I’ll get right to the point quickly – The Unexpected Guest at The Colonial Players in Annapolis, MI has sloppy direction, careless technical elements, and deadpan, under-rehearsed acting. Fortunately, two young actors (Ethan Goldberg and Justin Truesdale) try their their hardest to breathe some life into their characters in this otherwise lifeless production.
The Unexpected Guest is standard Agatha Christie; there is a murder, there is intrigue, the audience suspects every character in turn until the truth is revealed at the last minute. The murder victim’s brother Jan (Goldberg) is described as “What they call retarded” by the victim’s wife Laura (Shirley Panek). However, when Goldberg arrives on stage, he plays Jan with a child-like innocence and at times, is quite endearing. The real trouble begins (or rather, intensifies) during the second act when the characters begin to suspect Jan murdered his brother. The police inspector (Mark T. Allen) chides Laura for not putting Jan in an institution because “people like that” always become violent after a certain age. The victim’s wife, mother (Elizabeth McWilliams) and long time housekeeper (Jean Berard) all feel responsible for not institutionalizing Jan before he reached adulthood. Jan’s violent accidental death is seen as a relief; “It’s better this way” one character says. It is not just Goldberg’s characterization, but rather the text itself that shows that Jan’s developmental disability is relatively minor and, up until he is accused of murder, well-managed.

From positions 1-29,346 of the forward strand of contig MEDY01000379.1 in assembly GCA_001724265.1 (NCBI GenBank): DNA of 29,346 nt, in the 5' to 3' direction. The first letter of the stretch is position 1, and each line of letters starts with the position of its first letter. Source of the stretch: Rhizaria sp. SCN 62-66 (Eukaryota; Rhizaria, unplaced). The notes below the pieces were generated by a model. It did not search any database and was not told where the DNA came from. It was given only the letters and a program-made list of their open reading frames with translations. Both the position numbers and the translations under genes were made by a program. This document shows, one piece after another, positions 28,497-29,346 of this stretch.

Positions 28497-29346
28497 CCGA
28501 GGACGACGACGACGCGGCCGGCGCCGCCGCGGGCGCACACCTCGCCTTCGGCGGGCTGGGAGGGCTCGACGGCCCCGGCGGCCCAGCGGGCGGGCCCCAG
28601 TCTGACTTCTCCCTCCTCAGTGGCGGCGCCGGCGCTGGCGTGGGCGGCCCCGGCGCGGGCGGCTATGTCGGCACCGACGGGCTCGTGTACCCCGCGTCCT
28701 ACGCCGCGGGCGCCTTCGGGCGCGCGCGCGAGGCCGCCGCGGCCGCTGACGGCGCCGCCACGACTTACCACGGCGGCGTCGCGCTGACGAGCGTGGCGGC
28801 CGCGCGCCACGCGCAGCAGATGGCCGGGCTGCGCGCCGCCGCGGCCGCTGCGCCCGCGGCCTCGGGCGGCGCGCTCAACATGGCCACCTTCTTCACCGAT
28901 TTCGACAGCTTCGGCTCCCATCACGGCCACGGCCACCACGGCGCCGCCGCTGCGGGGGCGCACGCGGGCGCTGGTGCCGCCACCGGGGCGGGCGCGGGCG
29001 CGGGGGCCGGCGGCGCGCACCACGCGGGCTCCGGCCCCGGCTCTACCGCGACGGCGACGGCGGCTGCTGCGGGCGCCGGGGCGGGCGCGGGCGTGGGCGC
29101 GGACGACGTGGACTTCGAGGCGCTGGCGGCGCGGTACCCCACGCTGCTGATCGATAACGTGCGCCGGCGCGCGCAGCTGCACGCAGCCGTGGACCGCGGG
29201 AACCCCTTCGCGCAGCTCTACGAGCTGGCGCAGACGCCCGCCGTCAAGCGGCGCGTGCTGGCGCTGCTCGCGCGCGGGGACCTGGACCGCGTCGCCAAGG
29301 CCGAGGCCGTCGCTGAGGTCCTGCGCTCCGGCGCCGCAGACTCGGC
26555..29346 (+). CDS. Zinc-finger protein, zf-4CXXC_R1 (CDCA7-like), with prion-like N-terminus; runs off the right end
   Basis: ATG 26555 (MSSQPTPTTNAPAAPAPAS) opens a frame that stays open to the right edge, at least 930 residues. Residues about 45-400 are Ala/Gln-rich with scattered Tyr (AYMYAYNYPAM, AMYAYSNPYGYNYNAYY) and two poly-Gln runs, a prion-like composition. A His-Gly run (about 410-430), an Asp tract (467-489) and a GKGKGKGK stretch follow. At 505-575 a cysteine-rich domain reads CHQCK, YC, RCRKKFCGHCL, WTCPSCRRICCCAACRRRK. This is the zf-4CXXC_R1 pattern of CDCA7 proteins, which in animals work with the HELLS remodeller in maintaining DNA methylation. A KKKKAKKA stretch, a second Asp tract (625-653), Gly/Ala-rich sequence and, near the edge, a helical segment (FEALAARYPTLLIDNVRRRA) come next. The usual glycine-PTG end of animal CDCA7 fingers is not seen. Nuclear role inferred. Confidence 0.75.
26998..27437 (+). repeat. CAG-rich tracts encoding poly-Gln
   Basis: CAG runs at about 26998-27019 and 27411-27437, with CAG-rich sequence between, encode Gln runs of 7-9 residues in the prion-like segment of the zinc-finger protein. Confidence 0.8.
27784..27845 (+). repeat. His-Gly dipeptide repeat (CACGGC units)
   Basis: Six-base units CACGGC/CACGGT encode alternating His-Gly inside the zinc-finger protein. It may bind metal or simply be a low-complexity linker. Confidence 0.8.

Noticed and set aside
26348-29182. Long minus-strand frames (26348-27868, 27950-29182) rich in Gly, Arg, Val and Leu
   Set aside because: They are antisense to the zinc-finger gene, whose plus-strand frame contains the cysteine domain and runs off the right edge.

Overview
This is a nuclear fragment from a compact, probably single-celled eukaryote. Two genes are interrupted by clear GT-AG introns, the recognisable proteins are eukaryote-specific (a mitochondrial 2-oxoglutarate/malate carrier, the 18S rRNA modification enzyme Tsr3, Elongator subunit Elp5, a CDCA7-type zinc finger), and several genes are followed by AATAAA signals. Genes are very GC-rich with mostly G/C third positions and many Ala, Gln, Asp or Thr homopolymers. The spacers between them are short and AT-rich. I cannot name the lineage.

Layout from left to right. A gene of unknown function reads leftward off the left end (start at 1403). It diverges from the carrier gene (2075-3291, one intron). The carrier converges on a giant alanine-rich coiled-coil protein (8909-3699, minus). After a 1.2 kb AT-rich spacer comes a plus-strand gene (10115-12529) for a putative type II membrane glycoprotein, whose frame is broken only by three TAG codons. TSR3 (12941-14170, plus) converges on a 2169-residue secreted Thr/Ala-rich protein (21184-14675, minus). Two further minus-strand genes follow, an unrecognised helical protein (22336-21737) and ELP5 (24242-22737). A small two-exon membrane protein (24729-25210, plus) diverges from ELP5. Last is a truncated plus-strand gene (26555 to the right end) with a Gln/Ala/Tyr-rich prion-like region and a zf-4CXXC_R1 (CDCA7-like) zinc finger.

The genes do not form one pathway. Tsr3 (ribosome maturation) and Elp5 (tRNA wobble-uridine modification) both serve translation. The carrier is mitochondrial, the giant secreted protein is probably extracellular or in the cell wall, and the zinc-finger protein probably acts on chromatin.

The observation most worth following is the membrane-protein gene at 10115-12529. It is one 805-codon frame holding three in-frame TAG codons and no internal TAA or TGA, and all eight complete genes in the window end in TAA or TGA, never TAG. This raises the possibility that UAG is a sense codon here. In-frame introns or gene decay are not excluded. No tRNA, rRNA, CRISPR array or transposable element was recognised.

The direction was basically non-existent, a cardinal sin in an in-the-round space. I spent most of the play watching the backs of characters sitting in couches and at desks. Actors frequently flubbed lines, sometimes called characters by multiple wrong names, and sounded as if they had no idea what their lines meant.
There were, happily, some exceptions: Jean Berard, who was powerful and crisp as the no-nonsense housekeeper; Ethan Goldberg who did all that could be done to soften the blow of a terribly-written part, and Justin Truesdale, who, as Sgt. Caldwallader, was funny, charming, and whose Irish accent was consistent, despite his character being Welsh and the play taking place in Wales (however, I lay this mistake at the feet of the dialect coach, BettyAnn Leeseburg-Lange, and do not blame the actors).
There’s no mystery here – this production’s many problems need to be solved quickly.
Running Time: 2 hours and 45, with a 15 minute intermission.
The Unexpected Guest plays through October 8th at The Colonial Players – 108 East St., in Annapolis, MD. For tickets, call their box office (410) 268-7373, or purchase tickets online.